to each according to his needs

Ninety-three percent of the land in Israel is owned by the government. In order to build new projects and developments here it is necessary for the government to release land into the private market by selling it at auction. The needless and duplicative administrative procedures accompanying this process are overseen by layers of unaccountable bureaucrats far more interested in justifying their own existence than in providing value to the public. Inexplicable and infuriating bureaucratic delays are simply taken for granted as an expected part of the process.

We are fortunate that our economy is strong and unemployment is low. The crisis in housing prices is an unintended consequence of our success. Unfortunately our leaders are politically incapable of dismantling the Tammany Hall patronage system upon which the bureaucratic monstrosity if founded. Their solution to the housing crisis is more regulation and bureaucracy. Because Soviet central planning was such a great success.

The "buyer fixed-price" program and "target price" program are the results of this thought process. The government exploits its near-monopoly position as national landlord to coerce developers into selling housing units at below market prices. Individuals and couples who meet government criteria may then enter a lottery for the right to purchase a discounted unit. By definition, the supply of below-market price units will not meet demand. The housing units built pursuant to these programs must meet specified criteria. The buyer and seller are prohibited by law from contracting for a variation in price or specifications. The flat must be delivered complete consistent with government specs without regard for the preference of the consumer.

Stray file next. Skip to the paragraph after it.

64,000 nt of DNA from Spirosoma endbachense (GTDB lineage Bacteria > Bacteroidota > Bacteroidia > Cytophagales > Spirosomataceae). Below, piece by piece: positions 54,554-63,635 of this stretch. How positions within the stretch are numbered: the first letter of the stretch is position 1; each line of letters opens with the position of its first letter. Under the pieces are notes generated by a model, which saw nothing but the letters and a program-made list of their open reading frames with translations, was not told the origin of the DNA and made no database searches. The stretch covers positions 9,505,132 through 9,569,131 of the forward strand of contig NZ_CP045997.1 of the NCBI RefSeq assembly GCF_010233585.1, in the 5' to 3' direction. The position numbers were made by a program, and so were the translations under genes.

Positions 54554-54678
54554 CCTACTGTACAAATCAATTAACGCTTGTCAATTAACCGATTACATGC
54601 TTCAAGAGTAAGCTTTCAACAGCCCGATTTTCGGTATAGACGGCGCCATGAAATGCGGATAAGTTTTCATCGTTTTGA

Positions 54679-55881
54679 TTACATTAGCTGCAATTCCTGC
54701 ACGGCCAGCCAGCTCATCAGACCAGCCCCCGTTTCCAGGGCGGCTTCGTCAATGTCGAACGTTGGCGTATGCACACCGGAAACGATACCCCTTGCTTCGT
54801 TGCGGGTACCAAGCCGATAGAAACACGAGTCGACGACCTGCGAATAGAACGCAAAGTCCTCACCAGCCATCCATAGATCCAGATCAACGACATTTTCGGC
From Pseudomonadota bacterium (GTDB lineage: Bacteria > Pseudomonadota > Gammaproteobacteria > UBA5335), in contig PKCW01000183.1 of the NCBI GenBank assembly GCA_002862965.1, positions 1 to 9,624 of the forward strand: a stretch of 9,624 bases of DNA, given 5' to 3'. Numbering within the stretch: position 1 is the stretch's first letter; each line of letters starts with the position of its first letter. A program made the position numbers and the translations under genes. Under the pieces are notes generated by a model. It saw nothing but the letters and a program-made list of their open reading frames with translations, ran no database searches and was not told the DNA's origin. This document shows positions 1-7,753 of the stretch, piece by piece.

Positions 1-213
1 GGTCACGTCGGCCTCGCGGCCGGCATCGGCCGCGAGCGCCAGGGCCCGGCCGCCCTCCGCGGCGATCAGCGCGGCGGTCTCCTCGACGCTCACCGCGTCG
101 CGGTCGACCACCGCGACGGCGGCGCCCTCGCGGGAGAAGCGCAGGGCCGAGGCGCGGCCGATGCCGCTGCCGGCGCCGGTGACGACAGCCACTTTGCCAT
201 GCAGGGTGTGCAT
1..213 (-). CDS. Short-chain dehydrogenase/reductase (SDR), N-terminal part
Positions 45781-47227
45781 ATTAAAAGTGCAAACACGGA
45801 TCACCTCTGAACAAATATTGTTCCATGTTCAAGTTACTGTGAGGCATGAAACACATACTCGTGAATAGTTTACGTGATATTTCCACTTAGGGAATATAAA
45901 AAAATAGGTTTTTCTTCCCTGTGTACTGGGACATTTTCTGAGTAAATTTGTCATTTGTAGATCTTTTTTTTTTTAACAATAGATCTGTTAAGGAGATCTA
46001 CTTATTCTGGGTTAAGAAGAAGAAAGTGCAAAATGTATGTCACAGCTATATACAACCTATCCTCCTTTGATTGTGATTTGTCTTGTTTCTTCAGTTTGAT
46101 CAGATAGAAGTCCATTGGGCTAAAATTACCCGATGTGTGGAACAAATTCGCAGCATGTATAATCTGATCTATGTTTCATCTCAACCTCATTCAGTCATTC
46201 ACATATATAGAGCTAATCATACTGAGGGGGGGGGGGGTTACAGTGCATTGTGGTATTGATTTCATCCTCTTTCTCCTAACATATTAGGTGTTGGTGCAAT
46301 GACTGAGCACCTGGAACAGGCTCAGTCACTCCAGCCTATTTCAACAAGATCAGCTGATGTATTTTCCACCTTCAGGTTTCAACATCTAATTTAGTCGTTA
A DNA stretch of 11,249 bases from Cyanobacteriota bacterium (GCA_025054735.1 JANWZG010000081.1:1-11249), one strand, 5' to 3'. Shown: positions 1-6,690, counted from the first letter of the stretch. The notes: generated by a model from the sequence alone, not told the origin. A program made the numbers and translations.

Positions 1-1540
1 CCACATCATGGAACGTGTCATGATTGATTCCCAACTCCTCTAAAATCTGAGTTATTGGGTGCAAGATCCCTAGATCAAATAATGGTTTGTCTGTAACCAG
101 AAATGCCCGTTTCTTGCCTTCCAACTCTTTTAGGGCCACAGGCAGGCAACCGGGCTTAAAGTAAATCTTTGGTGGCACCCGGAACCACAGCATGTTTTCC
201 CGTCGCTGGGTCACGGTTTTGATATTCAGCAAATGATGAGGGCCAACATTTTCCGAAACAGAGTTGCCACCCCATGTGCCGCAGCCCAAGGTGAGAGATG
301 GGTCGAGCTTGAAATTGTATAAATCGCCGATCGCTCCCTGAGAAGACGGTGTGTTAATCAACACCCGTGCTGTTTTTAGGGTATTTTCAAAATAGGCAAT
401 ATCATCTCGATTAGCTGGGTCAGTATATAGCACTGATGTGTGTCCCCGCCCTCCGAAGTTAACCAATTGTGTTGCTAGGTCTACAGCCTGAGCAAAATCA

The following article in Globes describes the increased costs associated with making modifications to your government-subsidized and designed flat:

Since the consumer is not free to purchase an upgrade, if she wants a bigger, nicer kitchen she can't simply build to taste as one would in a free-market transaction. Rather she must take delivery of the completed flat and pay extra costs to demolish the old kitchen and build anew. The government mandates a 4.5 meter kitchen whereas most Israeli consumers prefer an 8-meter kitchen. (I'm not sure exactly what that means. We don't describe our kitchens like this in the U.S.) Big brother's specs don't provide space for a built-in oven. You've got to rearrange the design provided by our socialist overlords to make that happen. And heaven forbid you want to add or move electrical outlets or water fixtures.

Apparently the doors, window blinds, toilets and showers are built to a lower standard not widely seen in this country since the 1980s. Are you shomer kashrut? Would you like two sinks? Tough cookies. Feel free to rip out the standard product and pay for that yourself. And how about handicapped accommodations? Not on the menu. Apparently these specs were drawn up by able-bodied secular folks.

Remember, these flats were built under coercion. If a developer wants to build a new high-end residential project on raw land he will be awarded the tender only upon agreeing to also build a certain portion of discounted units built to minimum standards which must be sold at below-market rates to qualified purchasers, primarily young couples purchasing their first home. Because he is forced to sell at a discount he has incentive to provide materials and workmanship sufficient only barely to meet the government's minimum standard. The first units built pursuant to these programs have yet to be delivered and occupied. Stay tuned for reports of substandard construction and code violations which will likely be discovered once the lucky winners of the discounted-price lottery start moving in.

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